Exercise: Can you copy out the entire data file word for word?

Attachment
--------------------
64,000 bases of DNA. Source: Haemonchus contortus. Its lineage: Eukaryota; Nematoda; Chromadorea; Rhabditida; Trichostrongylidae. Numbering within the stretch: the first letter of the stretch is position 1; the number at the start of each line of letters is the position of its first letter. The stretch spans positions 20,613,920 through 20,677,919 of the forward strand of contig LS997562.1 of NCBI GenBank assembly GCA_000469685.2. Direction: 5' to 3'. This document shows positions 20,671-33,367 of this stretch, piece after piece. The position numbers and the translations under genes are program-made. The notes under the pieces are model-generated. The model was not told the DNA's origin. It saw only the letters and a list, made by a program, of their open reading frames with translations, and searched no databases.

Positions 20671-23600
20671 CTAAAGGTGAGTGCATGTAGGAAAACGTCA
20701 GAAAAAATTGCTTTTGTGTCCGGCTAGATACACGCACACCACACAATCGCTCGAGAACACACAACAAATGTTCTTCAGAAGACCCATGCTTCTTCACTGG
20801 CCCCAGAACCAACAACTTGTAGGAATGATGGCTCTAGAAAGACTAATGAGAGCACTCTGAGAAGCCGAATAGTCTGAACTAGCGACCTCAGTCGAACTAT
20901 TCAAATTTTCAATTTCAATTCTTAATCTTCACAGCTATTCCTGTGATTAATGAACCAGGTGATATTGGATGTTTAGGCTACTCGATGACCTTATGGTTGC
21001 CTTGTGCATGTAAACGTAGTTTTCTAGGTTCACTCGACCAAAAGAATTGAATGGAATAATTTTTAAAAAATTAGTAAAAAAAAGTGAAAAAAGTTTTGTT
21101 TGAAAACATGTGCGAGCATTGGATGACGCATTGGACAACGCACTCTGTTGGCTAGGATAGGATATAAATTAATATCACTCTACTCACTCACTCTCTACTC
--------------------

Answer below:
64,000 bases of DNA. Source: Haemonchus contortus. Its lineage: Eukaryota; Nematoda; Chromadorea; Rhabditida; Trichostrongylidae. Numbering within the stretch: the first letter of the stretch is position 1; the number at the start of each line of letters is the position of its first letter. The stretch spans positions 20,613,920 through 20,677,919 of the forward strand of contig LS997562.1 of NCBI GenBank assembly GCA_000469685.2. Direction: 5' to 3'. This document shows positions 20,671-33,367 of this stretch, piece after piece. The position numbers and the translations under genes are program-made. The notes under the pieces are model-generated. The model was not told the DNA's origin. It saw only the letters and a list, made by a program, of their open reading frames with translations, and searched no databases.

Positions 20671-23600
20671 CTAAAGGTGAGTGCATGTAGGAAAACGTCA
20701 GAAAAAATTGCTTTTGTGTCCGGCTAGATACACGCACACCACACAATCGCTCGAGAACACACAACAAATGTTCTTCAGAAGACCCATGCTTCTTCACTGG
20801 CCCCAGAACCAACAACTTGTAGGAATGATGGCTCTAGAAAGACTAATGAGAGCACTCTGAGAAGCCGAATAGTCTGAACTAGCGACCTCAGTCGAACTAT
20901 TCAAATTTTCAATTTCAATTCTTAATCTTCACAGCTATTCCTGTGATTAATGAACCAGGTGATATTGGATGTTTAGGCTACTCGATGACCTTATGGTTGC
21001 CTTGTGCATGTAAACGTAGTTTTCTAGGTTCACTCGACCAAAAGAATTGAATGGAATAATTTTTAAAAAATTAGTAAAAAAAAGTGAAAAAAGTTTTGTT
21101 TGAAAACATGTGCGAGCATTGGATGACGCATTGGACAACGCACTCTGTTGGCTAGGATAGGATATAAATTAATATCACTCTACTCACTCACTCTCTACTC